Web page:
It can take hours to months before the antivirus companies know about a new virus or piece of malware. In that time, that malware might make it onto your computer. By running weekly scans, when the antivirus companies are able to send out updates to address a piece of malware, your machine will have a chance to catch any malware that slipped in before the update was available. Real-time protection is important, but weekly scans are just as important. Read more...
How can you be identified as illegally sharing files?
Content owners, such as the RIAA, often track distribution of their intellectual property on the Internet using the same P2P software (e.g. KaZaA, Gnutella, BitTorrent, Limewire, mIRC) as people who share files. They actively search for a particular copyrighted work on the Internet and when they find their copyrighted work, they are able to identify the Internet Protocol (IP) address of the file sharer. They may then issue an infringement notice to the Internet Service Provider (ISP) from which the file was being made available. Under the Digital Millennium Copyright Act (DMCA) of 1998, Yale is designated as an ISP and is notified of copyright infringement occurring on the campus network.
How does Yale identify me to forward the infringement notice?
Once the University receives an infringement notice identifying a Yale network user by a Yale IP (Internet Protocol) address, Yale can identify the user. An identified Yale IP address can include any of your network registrations, the address of a computer in a department at Yale, or an IP address that you are assigned when you use the Yale VPN network.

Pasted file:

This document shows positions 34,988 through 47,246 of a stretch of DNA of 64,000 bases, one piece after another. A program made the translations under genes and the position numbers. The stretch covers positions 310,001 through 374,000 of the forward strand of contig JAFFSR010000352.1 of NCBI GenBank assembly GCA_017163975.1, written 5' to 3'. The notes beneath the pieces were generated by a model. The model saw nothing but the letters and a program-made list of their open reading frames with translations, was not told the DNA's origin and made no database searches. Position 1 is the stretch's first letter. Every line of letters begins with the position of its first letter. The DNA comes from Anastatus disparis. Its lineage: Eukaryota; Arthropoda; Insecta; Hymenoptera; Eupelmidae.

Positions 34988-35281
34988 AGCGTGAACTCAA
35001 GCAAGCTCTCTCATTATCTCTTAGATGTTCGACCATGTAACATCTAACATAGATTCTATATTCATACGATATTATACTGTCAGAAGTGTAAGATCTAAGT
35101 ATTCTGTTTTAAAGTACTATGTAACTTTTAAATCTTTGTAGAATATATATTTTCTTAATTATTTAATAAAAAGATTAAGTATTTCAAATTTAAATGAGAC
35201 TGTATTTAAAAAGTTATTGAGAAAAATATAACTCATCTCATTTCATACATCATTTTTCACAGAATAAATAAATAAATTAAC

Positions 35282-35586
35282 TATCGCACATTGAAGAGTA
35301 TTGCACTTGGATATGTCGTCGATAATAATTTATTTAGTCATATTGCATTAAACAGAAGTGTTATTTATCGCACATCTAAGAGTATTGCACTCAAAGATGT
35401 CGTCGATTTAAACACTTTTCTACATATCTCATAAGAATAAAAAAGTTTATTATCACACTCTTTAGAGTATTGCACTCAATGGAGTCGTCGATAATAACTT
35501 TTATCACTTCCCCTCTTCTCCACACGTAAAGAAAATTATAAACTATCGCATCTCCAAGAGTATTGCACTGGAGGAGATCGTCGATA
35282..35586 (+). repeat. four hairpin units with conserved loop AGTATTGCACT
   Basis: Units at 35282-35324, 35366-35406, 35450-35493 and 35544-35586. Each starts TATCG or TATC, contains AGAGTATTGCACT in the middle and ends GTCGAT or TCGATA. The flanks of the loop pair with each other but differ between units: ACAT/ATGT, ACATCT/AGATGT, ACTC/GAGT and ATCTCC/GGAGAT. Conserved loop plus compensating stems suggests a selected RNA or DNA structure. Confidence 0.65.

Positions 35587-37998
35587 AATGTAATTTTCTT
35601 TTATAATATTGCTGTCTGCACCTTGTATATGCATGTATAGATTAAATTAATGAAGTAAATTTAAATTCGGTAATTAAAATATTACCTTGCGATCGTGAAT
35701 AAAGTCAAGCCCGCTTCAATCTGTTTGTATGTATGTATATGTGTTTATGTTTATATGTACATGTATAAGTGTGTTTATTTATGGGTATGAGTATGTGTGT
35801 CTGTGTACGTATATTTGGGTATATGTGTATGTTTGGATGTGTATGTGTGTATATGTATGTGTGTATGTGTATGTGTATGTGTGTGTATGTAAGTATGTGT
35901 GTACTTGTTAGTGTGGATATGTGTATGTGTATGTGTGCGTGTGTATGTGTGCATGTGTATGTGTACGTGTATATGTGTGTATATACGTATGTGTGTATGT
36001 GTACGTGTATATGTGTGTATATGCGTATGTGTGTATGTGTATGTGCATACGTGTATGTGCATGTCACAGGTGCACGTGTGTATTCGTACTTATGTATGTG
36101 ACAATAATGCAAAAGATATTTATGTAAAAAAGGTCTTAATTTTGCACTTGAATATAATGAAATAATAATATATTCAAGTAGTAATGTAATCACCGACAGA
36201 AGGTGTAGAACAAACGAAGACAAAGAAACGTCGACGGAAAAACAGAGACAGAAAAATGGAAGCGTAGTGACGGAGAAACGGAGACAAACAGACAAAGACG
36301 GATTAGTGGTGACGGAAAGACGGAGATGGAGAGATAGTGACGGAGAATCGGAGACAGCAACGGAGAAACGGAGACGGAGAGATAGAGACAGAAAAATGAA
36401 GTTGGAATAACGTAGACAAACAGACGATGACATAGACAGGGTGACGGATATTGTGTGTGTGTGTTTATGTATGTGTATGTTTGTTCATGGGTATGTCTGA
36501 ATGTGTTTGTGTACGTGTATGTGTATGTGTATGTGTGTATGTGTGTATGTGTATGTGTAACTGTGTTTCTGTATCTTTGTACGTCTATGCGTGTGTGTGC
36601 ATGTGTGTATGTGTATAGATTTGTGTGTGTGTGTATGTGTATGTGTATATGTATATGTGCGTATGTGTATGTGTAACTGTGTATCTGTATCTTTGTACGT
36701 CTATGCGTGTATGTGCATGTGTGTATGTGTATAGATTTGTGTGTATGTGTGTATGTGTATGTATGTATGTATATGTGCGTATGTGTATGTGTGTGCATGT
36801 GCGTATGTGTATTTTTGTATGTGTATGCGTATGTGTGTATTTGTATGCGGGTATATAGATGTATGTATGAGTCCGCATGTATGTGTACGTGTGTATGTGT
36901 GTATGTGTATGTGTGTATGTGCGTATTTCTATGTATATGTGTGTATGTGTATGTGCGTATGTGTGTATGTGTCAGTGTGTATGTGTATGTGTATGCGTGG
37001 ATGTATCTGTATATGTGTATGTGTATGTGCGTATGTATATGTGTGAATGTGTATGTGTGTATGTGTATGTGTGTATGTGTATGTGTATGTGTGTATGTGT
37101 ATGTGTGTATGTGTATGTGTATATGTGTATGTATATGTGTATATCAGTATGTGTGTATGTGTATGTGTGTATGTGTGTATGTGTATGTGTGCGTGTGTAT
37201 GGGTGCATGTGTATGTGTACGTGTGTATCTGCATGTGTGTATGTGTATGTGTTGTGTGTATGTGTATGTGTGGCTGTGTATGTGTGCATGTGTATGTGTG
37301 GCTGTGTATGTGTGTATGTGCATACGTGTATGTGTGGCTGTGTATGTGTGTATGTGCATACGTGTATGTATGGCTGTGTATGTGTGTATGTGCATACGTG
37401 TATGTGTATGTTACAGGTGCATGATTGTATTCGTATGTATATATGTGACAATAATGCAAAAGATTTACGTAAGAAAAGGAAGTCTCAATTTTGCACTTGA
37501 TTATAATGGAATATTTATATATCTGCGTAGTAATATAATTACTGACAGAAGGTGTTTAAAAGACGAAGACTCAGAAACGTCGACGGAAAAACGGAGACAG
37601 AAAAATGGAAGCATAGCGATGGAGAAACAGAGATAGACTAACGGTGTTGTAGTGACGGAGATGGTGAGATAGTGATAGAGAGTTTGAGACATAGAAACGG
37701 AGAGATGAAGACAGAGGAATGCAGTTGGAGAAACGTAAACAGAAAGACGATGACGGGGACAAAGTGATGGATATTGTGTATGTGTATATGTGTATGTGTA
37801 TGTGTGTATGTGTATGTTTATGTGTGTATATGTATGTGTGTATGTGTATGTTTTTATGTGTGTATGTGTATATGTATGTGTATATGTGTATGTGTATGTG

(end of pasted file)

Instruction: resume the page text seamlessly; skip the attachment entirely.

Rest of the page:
To use the wireless network at Yale, you have to register the unique hardware address of your computer's wireless card or log in with your Yale NetID and password. Yale wireless addresses are dynamically assigned. This means that any number of people may use the same address throughout the day. When you use the wireless network, identifying information is recorded in the wireless logs and can be matched to your NetID.
To use a wired connection, you register the hardware address of your network card with the University. When you register, a wired IP addresses is assigned to your NetID for the remainder of the school year (unless you delete the registration).
If you've registered your wireless router using your NetID, any activity that occurs on the router is tracked back to you. This means that if your suitemate is downloading a movie using the wireless connection you set up in your dorm, you are likely to receive a complaint since you are the registered owner of the IP address.
You can access restricted Yale resources (such as Library materials) from off-campus by using the Yale VPN network. When you log onto Yale VPN, your NetID is assigned a Yale IP address and a record is created in the VPN logs. That IP address is assigned to you until you log off.